Google Chrome will try to stop you from typing into risky text boxes
Illustration by Alex Castro / The Verge
See that little “closed lock” icon in your web browser, right next to the URL? That means you’re browsing via HTTPS, encrypting your traffic so third parties can’t spy on most of the information you’re sending. But secure-looking HTTPS websites can still house insecure HTTP forms for you to fill in your passwords and other personal data — and Google is planning to do something about that in Chrome 86, coming this October (via 9to5Google).
Primarily, you’ll get a couple of big, bold warnings, according to Google’s official blog post. The first will look something like this:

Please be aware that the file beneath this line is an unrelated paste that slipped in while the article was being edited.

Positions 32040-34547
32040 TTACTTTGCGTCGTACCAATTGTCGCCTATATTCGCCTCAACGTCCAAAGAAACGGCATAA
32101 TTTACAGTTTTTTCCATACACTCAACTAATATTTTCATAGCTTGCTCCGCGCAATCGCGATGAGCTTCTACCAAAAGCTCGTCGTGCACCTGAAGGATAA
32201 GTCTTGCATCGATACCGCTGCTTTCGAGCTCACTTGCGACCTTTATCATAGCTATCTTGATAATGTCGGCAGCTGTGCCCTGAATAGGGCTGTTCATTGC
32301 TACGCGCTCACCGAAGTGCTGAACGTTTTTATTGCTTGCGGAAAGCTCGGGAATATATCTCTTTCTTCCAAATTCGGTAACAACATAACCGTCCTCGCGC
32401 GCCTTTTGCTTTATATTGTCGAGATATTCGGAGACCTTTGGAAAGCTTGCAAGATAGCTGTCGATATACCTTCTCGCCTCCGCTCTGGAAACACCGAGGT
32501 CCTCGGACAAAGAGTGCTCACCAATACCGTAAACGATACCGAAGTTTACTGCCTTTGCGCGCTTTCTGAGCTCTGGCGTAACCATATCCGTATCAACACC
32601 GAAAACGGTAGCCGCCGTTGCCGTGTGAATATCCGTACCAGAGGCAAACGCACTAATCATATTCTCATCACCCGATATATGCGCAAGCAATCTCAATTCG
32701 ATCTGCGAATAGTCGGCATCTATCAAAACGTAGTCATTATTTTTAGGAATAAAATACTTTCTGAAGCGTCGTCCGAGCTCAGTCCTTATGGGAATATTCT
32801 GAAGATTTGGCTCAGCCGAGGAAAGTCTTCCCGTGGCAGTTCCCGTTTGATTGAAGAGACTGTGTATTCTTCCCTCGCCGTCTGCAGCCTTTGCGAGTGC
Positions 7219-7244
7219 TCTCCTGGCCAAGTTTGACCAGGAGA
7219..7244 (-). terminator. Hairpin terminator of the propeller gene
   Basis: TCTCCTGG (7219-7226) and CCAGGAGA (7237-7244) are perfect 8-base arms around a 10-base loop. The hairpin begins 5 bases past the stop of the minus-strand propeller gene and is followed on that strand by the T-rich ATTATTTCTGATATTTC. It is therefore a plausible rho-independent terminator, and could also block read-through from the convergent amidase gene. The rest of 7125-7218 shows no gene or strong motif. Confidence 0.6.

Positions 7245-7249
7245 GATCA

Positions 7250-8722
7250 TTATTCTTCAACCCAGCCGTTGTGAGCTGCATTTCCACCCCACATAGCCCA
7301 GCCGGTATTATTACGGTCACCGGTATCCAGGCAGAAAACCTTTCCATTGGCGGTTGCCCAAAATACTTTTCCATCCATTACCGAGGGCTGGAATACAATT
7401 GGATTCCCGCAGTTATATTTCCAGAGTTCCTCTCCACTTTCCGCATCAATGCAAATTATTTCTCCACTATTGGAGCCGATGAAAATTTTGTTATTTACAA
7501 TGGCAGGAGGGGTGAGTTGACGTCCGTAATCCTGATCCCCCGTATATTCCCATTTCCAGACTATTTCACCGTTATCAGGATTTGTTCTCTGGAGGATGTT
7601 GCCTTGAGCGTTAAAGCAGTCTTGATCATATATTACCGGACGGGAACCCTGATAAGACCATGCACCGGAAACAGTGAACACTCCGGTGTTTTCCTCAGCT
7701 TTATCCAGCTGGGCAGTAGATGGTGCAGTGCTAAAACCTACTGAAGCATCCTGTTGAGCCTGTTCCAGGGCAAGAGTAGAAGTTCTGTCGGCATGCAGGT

And if you try to submit your information anyway, you’ll get a second “are you sure?”-style warning:
Google’s also disabling autofill on these so-called “mixed forms,” so the fact that your password managers and auto-complete keyboards don’t automatically drop in the text should be a third form of warning.
Google previously tried to alert users to this issue by removing the lock icon when it detected an HTTP form, but the company says “users found this experience unclear and it did not effectively communicate the risks associated with submitting data in insecure forms.”
To which I say: no kidding. Tell me the truth: when I asked you to look at the lock icon at the top of this post, how long had it been since the last time you’d bothered to do so?
Chrome also added DNS-over-HTTPS in Chrome 83, which you can read a little more about here.